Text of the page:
The Laser overloads, and Iron Man tosses him into the sky to explode away from a nearby reactor: necessary, but you can see how feelings might be hurt. Meanwhile, Bethany Cabe was ending her tenure as Tony's girlfriend, since her husband--drug addicted and believed to have been dead--had been found. Beth and Tony are both pretty broken up, but this feels like a way to get her out of the book without wrecking the character. She'd be back.
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Wednesday, May 15, 2019


Last year there was supposed to be a Stan Lee Build-a-Figure, which would've involved several multi-packs, but it wasn't included for some reason. But at the toy show over the weekend, we got the Stan Lee figure from SDCC 2007. Weirdly, I got the Spidey mask a couple years back; but I don't have the rest of the pieces to turn him into Spider-Man. Why would you, though?

We also got the Batman v. Superman Batmobile on deep clearance last week, and I'm hoping the driver will be a surprise in a week or two. Might need to expand the set, though.
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Tuesday, May 14, 2019

Maybe I only like Wolvie in 8-page installments...

Actually, that doesn't quite line up: I bought the new Marvel Comics Presents last week, because it featured a Moon Knight story with his "Mr. Knight" outfit. It also had the first Wolverine story I'd read in forever; and I'll be reading the next issue as well, since it features Nightcrawler and Venom. The Wolvie feature was ten pages and a recap; but I was used to eight pages from the old biweekly MCP. Then I picked an issue without Wolverine for today...from 1994, Marvel Comics Presents #149, featuring stories by Chris Cooper, Kelly Corvese, Floyd Hughes, and John Figueroa; and art by Reggie Jones, Phil Hugh Felix, Fred Harper, and Alexander Morrissy.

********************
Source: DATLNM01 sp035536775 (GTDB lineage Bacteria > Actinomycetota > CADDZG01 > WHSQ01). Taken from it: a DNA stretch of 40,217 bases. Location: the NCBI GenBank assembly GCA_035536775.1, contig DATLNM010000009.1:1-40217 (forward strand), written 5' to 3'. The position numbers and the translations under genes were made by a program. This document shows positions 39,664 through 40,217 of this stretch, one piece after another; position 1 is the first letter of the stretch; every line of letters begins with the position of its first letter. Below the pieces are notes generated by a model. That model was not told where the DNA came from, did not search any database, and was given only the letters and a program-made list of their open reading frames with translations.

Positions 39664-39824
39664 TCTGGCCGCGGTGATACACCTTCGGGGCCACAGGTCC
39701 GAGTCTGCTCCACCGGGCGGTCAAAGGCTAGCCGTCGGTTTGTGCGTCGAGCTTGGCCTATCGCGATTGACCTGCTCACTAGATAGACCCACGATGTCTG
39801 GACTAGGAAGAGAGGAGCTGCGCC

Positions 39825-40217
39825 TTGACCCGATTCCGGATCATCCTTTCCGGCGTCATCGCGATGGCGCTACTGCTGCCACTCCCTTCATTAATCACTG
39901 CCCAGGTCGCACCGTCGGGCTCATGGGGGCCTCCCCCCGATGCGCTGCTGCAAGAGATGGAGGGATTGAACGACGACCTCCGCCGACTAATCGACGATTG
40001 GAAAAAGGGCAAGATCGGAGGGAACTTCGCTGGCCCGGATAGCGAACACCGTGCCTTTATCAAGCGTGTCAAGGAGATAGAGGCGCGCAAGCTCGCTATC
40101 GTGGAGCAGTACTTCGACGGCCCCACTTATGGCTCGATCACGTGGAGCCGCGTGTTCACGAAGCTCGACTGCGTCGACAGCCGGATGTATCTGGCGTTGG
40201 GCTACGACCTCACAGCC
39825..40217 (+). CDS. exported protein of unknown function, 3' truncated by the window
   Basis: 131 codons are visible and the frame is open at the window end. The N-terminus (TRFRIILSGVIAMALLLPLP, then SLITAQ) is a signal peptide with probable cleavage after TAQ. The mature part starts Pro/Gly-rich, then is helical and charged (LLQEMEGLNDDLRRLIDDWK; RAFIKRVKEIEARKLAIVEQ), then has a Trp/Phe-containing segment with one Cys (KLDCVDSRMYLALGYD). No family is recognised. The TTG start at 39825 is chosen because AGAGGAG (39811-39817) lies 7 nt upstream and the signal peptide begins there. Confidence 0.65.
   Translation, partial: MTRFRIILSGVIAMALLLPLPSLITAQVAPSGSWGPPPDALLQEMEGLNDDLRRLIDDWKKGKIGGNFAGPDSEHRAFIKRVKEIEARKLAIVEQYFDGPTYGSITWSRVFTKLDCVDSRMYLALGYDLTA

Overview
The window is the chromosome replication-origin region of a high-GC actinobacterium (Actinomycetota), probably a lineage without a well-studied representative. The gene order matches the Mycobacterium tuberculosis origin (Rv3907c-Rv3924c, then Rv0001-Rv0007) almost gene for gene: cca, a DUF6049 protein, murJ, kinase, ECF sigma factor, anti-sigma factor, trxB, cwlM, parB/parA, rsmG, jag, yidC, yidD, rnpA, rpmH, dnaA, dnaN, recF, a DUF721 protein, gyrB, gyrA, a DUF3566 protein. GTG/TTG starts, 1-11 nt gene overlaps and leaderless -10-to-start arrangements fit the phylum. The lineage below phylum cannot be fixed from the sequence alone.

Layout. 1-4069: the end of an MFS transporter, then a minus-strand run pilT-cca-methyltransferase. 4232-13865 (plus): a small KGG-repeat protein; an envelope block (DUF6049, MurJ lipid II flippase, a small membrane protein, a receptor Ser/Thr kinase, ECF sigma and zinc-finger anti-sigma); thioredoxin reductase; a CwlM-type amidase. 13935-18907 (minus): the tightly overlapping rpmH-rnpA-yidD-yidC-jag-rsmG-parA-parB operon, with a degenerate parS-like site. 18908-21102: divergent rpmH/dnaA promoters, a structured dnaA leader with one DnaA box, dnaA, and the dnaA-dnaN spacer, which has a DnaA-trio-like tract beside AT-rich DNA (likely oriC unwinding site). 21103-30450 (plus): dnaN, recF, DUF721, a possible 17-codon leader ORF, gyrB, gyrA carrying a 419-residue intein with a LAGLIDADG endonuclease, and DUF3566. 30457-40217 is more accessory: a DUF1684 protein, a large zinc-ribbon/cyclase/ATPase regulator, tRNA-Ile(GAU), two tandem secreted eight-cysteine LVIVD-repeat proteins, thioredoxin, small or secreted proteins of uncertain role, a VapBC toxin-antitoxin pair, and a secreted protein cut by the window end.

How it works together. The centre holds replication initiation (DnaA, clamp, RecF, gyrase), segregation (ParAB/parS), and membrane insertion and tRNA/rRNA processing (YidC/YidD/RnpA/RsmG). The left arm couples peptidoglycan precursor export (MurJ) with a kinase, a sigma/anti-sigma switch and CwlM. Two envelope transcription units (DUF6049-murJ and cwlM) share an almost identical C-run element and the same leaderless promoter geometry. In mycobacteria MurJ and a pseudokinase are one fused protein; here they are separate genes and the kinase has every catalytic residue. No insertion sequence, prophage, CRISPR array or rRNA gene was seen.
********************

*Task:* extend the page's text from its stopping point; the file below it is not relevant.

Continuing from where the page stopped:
Surprisingly, this looks like a completely stand-alone issue: Vengeance was still the series lead, but this was a single-issue story and not part of a serial. Vengeance decapitates a convenience-store robber that kills a clerk; then doesn't think much of it until the news reports the robber had been a cop, strapped for cash because his son needed an operation. In his secret identity, Lt. Badilino visits the family, and finds the son had taken his father's gun, intent on calling out...Ghost Rider. I don't think Vengeance was widely recognized, and he doesn't correct him. Badilino talks the kid down, but perhaps starts to wonder where vengeance--capital or small 'v'--is taking him.

The rest of the issue is three shorts: Namor, the Starjammers, and the Daughters of the Dragon. They're okay. MCP was pretty good at giving everyone a showcase; and if you were a fan of some of these characters, you were just happy to see them. I wonder if you could do that now...This was a quarter-bin purchase, but I may have bought the next issue off the racks: MCP #150 was a full-issue story with Vengeance, Wolverine, Daredevil, and Typhoid Mary. That would run into the next issue, but the first had Steve Lightle art; judging by #151's cover Lightle may have been one of the few to do a good job on DD's armor costume.